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Good Morning, Brooklyn: Friday, July 23, 2021

July 23, 2021 Brooklyn Eagle Staff
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NO MORE CHILD MARRIAGES: Governor Andrew M. Cuomo on Thursday signed legislation (S.3086/A.3891) raising the age of consent to be married in New York State to 18. This new measure builds upon legislation eliminating child marriage that the Governor signed in 2017 by removing the ability for 17-year-olds to be married with parental and judicial consent. This legislation takes effect 30 days after becoming law and will apply to licenses issued after that date and marriages that had not been solemnized prior to that date.

State Senator Julia Salazar (D-18th District: Williamsburg, Greenpoint) and Assemblymember Phil Ramos (Nassau County) sponsored the bill, named Nalia’s Law after one brave survivor of forced child marriage. Assemblymember Jo Anne Simon co-sponsored the Assembly’s version of the legislation.


News for those who live, work and play in Brooklyn and beyond

NEW LAW EXPANDS WAYS TO OBTAIN PHONE INSURANCE: Another new law that Gov. Cuomo signed on Thursday will allow New Yorkers a new, less-expensive way to obtain insurance protection for their cell phones through their credit card, debit card or checking account. Prior to the legislation’s passage, state law did not allow credit or debit card issuers and banks to insure their customers’ wireless communication devices from damage, loss or theft. The law specifically authorizes coverage to protect a cell phone and other wireless communication equipment if it is damaged, lost, stolen, or incurs a breakdown.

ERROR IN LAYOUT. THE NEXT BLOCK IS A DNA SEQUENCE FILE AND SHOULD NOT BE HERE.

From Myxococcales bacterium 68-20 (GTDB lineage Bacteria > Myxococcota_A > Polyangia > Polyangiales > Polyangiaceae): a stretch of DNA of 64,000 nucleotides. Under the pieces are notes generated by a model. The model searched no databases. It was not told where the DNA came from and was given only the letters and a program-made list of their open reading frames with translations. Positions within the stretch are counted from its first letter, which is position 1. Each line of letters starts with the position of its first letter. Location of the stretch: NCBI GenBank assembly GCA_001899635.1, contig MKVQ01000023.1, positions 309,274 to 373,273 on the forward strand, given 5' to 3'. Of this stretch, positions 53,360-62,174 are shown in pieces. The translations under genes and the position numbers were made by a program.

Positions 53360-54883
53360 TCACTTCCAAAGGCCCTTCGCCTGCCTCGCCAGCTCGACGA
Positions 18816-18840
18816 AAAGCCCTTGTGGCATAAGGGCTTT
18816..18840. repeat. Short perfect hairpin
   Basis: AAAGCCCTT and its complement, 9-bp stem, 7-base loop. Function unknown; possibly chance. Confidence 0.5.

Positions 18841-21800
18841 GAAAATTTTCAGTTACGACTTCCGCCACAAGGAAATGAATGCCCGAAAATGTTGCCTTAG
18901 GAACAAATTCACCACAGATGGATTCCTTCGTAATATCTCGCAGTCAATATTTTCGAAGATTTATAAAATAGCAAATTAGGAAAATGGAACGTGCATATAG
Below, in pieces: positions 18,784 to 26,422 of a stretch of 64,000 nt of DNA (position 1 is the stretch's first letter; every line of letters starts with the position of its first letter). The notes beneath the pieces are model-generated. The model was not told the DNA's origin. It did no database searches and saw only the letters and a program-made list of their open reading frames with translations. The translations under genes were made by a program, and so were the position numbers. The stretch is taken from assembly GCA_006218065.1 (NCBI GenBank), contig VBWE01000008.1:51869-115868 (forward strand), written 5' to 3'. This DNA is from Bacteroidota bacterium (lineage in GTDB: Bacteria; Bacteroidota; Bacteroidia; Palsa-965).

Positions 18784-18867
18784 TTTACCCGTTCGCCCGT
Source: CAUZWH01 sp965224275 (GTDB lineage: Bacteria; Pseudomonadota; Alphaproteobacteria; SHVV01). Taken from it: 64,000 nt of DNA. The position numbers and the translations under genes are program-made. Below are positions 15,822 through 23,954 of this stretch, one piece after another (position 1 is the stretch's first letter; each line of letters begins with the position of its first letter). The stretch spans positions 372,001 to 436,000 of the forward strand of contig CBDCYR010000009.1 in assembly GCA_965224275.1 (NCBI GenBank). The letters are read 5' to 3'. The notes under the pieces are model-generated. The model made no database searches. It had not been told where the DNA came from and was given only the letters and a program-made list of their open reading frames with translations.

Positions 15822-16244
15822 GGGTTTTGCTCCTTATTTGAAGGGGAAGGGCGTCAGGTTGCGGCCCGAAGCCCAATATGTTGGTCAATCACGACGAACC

“Cell phones are obviously a vital, necessary—and expensive—reality of modern life and losing or breaking one can create real financial burdens, disrupt schedules and otherwise inflict undo aggravation on New Yorkers,” Governor Cuomo said. 


FORUM ON DEMYSTIFYING MENTAL HEALTH: Assemblymember Mathylde Frontus will lead a three-part virtual forum on “Demystifying Mental Health in Communities of Color” on Monday, July 26. Honoring Black, Indigenous and People of Color Mental Health Awareness Month, the forum, running from 3:30 to 5 p.m. will address barriers to care, breaking through stigma and demystifying mental health. Registration website is:

Part 2 will be in panel-discussion format, focusing on “Demystifying Therapy – It’s OK Not to be OK” and Part 3 will be a community conversation dealing with

“Demystifying Supportive Housing — We Are Neighbors.” 


CURBSIDE COMPOSTSING RETURNS THIS FALL: Brooklyn Community Board 7 (Sunset Park and Windsor Terrace) announces that the NYC Department of Sanitation is preparing to bring back curbside composting this fall. Residents will need to sign up for service starting the first week of August at or by calling 311.

Collections in eligible community districts will start in October on a rolling basis, based on the number of sign-ups, with service expanding each month citywide as demand grows.


GOLDEN ENDORSES COUNCIL CANDIDATE. New York City Council candidate Inna Vernikov (R-C, 48th District) this week secured the endorsement of former State Senator Marty Golden, who before his 16 years in the New York State Senate was a decorated New York City Police Officer, small business owner, and City Councilmember.  Golden endorsed Ms. Vernikov outside the 61st Precinct on Coney Island Avenue.

Born in the Ukraine and raised in Brooklyn, Ms. Vernikov is now a business owner, attorney, and board member and chair of the Women’s Committee of Americans Against Antisemitism. She previously served as a Special Assistant for former Assemblymember Dov Hikind.


BOY SCOUT TROOP VOLUNTEERS AT CLINTON ST. GARDEN: A big thank-you to Boy Scout Troop 815 of Cobble Hill-Brooklyn Heights, for volunteering to improve St. Ann’s Peace Garden on Clinton Street.  Paul and Matthew Malefyt, whose parents are members of the parish, earned their Eagle Badge requirement for this project, which is the pinnacle of scouting. Their Eagle Scout project is intended to deliver a tangible benefit to the local community: hence, building benches for social use, and reinforcing the structure of the garden, were two approved projects.